By Dustin Flynn
Wilderness survival can be a tricky situation to prepare for, and with the many different types of outdoor enthusiasts, all with varying levels of knowledge, experience, and tools, it will require extreme personalization in order to support success. So, instead of trying to decipher each specific situation or generalize strategies for different environments, we have decided to put together four tips for surviving in the wilderness that will be important for all outdoor enthusiasts. No matter if you are an avid day hiker or a backpacking hunter headed out for a weeklong trip to the bush, these tips will be applicable and helpful if you find yourself needing to survive in the wilderness.
Getting in the right mindset
Having the right mindset in overly stressed situations can be the difference between life and death. When thirty-eight-year-old hiker Joshua McClatchy was rescued after becoming lost for six nights in the Arkansas wilderness, he told reporters that the journey had been “more mental than physical” and that he had to “be mentally conscious to not allow [his] mind to play tricks on [him].” He contributed his survival to his level of positivity and his ability to stay calm to conserve energy and make good choices, choices that eventually lead to his rescue. When seventy-seven-year-old Carol Kiparsky and seventy-two-year-old Ian Irwin were rescued after nine days lost in the wilderness near Tomales Bay, they admitted they were completely unprepared, but they never lost hope. They kept their spirits high and rejoiced at the little things like being able to drink out of a puddle or when they found insects to eat under rocks. These are both great examples of getting in the right mindset in order to help pull yourself out of these situations. So understand, if everything goes wrong, you are lost, hurt, and hungry, stay positive, and find positivity. If there is anything to be happy about, don’t brush it off, take it as a gift and smile. It sounds ridiculous, but it can save your life. “Choose to be optimistic, it feels better.” – Dalai Lama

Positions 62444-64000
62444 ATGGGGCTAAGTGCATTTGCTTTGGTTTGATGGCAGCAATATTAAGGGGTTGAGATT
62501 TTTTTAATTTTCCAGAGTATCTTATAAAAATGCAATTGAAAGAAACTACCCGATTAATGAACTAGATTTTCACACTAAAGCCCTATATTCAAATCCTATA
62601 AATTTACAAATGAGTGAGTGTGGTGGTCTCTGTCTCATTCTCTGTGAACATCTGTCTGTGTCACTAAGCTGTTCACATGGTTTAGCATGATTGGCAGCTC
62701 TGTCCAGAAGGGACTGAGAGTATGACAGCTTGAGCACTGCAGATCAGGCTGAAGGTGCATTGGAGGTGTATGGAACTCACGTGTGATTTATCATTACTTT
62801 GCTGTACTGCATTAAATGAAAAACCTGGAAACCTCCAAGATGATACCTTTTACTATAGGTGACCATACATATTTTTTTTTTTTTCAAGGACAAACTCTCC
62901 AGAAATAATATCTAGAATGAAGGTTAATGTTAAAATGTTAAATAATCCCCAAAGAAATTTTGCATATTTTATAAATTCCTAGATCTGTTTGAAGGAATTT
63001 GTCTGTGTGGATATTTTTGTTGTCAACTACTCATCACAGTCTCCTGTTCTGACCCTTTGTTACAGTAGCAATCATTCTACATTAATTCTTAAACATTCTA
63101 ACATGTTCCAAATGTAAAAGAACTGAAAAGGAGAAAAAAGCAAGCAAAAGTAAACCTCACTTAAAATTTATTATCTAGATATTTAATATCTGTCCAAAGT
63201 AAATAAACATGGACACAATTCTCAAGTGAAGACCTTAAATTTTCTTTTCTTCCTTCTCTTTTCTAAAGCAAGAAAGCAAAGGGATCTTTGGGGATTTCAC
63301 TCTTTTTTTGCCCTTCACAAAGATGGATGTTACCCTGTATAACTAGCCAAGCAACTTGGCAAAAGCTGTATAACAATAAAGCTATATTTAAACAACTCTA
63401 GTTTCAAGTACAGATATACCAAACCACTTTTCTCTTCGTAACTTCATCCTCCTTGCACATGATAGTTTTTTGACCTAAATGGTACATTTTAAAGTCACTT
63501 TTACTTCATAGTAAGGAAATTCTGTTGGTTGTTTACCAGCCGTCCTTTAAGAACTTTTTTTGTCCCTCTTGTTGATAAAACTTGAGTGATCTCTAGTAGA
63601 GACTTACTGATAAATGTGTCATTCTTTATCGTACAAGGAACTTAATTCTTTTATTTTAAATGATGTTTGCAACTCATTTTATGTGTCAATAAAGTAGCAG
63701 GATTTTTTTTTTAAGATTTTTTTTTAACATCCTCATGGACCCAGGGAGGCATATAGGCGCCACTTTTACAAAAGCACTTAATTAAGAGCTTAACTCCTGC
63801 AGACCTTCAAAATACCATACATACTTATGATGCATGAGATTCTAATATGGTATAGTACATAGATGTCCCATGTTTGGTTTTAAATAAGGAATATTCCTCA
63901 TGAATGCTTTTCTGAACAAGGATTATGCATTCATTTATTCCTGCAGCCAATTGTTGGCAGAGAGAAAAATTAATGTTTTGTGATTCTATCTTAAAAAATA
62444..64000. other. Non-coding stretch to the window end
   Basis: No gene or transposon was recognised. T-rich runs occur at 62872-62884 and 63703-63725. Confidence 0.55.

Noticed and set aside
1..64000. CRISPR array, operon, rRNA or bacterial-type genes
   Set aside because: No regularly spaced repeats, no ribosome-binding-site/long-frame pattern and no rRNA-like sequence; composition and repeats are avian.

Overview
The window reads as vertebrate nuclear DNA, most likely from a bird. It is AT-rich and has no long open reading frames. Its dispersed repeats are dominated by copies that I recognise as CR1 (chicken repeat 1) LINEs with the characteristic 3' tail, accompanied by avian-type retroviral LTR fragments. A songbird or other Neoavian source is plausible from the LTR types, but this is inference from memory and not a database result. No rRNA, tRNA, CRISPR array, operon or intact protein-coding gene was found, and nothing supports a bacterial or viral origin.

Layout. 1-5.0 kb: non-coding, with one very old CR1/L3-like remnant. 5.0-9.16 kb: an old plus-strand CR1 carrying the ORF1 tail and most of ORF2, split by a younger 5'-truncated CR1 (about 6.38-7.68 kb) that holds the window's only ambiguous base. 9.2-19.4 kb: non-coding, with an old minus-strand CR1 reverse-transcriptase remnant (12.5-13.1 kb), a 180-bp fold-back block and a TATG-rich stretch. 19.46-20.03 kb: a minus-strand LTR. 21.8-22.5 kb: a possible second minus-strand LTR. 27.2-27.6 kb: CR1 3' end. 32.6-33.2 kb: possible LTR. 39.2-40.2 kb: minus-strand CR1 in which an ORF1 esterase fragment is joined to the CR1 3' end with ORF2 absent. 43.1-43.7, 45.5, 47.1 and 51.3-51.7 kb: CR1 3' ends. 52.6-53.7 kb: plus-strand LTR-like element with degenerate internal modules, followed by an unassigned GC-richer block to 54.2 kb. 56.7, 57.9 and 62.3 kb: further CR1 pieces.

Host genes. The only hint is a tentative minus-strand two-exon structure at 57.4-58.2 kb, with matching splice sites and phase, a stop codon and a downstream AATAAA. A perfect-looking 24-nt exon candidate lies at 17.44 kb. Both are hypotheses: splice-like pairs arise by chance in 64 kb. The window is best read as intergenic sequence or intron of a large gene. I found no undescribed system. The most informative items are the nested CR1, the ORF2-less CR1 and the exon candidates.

Survival kit waterproofing
You have contemplated your scenarios, listed out the gear you need, and spent your money. Now you are prepared, right? Nope. Just like the other keys of wilderness survival, having the gear is only part of being able to survive. How you pack and store that gear can also be a huge deciding factor on whether you get out of your stressful situation alive. Water is a large survival factor for humans, but it is absolutely detrimental to most of the items found in many enthusiasts’ survival kits. Knives, saws, and multitools will rust, medical gear like gauze and bandages will mold, matches and lighters will fail and extra layers will be rendered useless if soaked. That’s why it is important to look at waterproofing materials as another essential piece of gear that should be used redundantly. That means if you are waterproofing the main compartment of your survival kit with a large waterproof bag, you should also be individually waterproofing every item that goes in with zipper-type bags to ensure safety against water. This will not only give you protection, but it also allows you the opportunity to use those smaller bags to collect water for drinking or for gathering natural fire lighting materials without issue. They can double as boot liners, chest seals, and so much more; the possibilities are endless.
The Universal Edibility Test
The Universal Edibility Test (UET) is a highly recommended procedure for those who face starving during a survival situation. If you are unfamiliar with the plants around you or you are so hungry that you find yourself confused about whether the plants you have gathered are what you think they are or not, the UET will aid you in ultimately deciding whether to eat what you have or not. The UET is highlighted in four processes – separate, contact, cook, and taste – and is broken down into thirteen steps. Follow and familiarize yourself with the steps in the image provided to test the edibility of plants for survival purposes.
Basic land navigation skills can go a long way in keeping you from getting into too much trouble. This starts with proper planning by collecting local maps and satellite images to help you get a bird’s eye view of areas you will be traveling, no matter the distance or circumstance. Keep in mind any obvious landmarks or terrain that can be used during your trip to quickly identify where you are, and mark them as checkpoints along your route to keep you moving in the right direction. Frequently check your map while traveling to consistently.
These are just a few general tips to aid the many types of outdoor enthusiasts in surviving in the wilderness. Applying these tips to your already-in-place knowledge, experience and skill level will help you to stay safe and get home. Get the right training, practice your skills, and prepare fully for the situations you find yourself in. And most of all, enjoy yourself and get outside!verify where you are. This step seems cumbersome but is totally worth it when you think about the possibility of getting hurt and needing someone to help you out of where you are. Get a compass and know how to use it; when traveling in thick ruffage or overgrown wooded areas, it can be easy to get turned around and discombobulated. Having a compass to pair with a good map and an understanding of your terrain can help get you out of most places you are in. Finally, remember to make copies of your maps and images and share them, and your traveling agenda, with someone you trust in case you get lost and lose the ability to communicate with possible rescuers.